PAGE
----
The Electric Light Orchestra are one of the most successful British bands of all time. Formed after the break up of The Move in 1970 they pioneered the integration of orchestral instruments...
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The Electric Light Orchestra are one of the most successful British bands of all time. Formed after the break up of The Move in 1970 they pioneered the integration of orchestral instruments into pop music and released a series of groundbreaking and increasingly successful albums through the seventies that culminated in the multi-million selling Out Of The Blue. This concert is from the world tour for that album and was filmed at Londons Wembley Arena in 1978.
Great for fans of ELO---they must be out there somewhere!
In the mid-late 1970s, the rock band Electric Light Orchestra was one of the top bands in the world, though today few other than old farts like myself today know who they were. While those "in the know" in the music industry are familiar with ELO front-man Jeff Lynne, he is known to many others as "that guy in the Traveling Wilbury videos that we can't identify". This is sad, as Lynne is immensely talented and ELO's sound was so unique--especially around the time of their Out of the Blue tour.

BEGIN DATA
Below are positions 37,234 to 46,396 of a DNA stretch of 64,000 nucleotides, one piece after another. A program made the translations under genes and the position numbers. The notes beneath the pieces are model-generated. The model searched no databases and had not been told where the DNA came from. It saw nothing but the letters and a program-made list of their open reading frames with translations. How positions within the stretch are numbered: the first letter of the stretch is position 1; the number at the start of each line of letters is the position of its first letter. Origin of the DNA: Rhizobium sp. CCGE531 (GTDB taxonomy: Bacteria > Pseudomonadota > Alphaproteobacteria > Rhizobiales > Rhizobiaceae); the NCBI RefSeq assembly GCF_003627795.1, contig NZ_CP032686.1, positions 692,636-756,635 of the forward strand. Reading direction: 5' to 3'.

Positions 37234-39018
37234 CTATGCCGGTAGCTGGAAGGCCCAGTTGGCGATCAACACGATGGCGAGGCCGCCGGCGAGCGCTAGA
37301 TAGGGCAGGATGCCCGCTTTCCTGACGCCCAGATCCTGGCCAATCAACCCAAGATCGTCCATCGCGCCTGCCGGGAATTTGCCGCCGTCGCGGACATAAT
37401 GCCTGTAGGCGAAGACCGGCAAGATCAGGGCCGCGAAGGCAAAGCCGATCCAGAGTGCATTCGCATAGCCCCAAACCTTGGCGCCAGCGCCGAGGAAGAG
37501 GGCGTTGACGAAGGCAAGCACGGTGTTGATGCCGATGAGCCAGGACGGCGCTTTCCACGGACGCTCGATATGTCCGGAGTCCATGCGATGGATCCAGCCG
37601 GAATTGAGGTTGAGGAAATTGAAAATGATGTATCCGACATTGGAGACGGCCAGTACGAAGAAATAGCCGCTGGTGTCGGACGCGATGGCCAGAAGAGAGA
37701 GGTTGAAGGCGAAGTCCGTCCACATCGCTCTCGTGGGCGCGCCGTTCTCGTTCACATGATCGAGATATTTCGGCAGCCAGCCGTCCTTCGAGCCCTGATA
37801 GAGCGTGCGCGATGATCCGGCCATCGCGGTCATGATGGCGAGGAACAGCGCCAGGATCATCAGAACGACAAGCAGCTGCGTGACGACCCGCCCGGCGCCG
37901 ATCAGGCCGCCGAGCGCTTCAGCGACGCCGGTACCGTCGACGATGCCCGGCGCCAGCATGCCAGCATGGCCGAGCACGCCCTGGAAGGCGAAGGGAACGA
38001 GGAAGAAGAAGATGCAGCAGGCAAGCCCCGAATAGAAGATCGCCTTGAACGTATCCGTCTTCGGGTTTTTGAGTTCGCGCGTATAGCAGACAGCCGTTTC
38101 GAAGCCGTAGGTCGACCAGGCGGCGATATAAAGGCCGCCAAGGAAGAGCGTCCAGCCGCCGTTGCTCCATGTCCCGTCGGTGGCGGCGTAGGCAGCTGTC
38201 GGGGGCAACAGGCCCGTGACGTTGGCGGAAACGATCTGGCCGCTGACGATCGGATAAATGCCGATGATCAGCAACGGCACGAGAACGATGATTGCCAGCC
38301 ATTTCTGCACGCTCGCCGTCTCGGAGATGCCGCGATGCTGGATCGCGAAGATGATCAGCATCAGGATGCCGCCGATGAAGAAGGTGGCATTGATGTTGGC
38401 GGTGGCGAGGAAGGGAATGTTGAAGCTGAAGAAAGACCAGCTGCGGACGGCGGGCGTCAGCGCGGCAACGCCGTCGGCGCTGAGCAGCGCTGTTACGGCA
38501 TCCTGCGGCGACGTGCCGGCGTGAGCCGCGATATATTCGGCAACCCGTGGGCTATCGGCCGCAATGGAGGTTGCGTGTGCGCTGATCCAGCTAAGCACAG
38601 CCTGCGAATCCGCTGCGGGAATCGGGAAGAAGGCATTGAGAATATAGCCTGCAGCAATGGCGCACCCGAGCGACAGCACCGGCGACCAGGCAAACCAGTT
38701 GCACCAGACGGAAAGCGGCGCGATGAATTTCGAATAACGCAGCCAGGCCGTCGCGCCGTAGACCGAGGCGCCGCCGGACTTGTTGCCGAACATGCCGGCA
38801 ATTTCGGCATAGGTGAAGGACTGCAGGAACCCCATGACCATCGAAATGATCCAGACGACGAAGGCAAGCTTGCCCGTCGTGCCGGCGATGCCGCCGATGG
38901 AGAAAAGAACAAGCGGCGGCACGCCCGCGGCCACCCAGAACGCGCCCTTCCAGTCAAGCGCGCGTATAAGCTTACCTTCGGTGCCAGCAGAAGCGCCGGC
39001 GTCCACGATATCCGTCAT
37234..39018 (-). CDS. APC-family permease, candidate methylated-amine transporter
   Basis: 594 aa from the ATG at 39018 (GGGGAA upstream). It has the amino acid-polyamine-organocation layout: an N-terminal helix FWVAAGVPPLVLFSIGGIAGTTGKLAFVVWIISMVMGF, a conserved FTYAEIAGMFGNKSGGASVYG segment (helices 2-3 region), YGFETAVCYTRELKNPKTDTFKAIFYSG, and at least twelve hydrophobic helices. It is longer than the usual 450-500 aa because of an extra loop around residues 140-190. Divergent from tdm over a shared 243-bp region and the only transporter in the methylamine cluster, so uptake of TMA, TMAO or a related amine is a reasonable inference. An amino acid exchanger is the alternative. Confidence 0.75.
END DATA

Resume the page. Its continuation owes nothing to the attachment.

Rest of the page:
Here on this DVD you find ELO at its prime--with a true mini orchestra (which was later abandoned with albums such as "Time" and "Balance of Power"). The concert begins with an introduction by Tony Curtis (yeah, THAT Tony Curtis--the one who was hopelessly uncool by 1978). Following this is prime ELO with exceptional sound. Often, live recordings sound far, far inferior to the albums. Here, however, the songs sound amazingly good--especially since ELO produced such complex albums. In addition to songs from their "Out of the Blue" double-album, other favorites such as "Do Ya" and "Telephone Line" are included. However, my favorite of these songs was the show-stopping "Roll Over Beethoven"--which is even better than the studio recording.
For a devoted fan like myself, this is a must-have album (probably earning a 10) but even for non-fans there's a lot to like (such as great sound quality). About the only knock are the occasional "special effects" added to some songs by an over-enthusiastic guy with the digital "enhancements" (i.e., 70s style fade outs and cuts that were cutting edge then but look dated today).
This is a truly unique and sadly forgotten band that kids today could embrace if exposed to their songs. I know, because I teach in an arts school and when I play their music the kids almost always respond very favorably.
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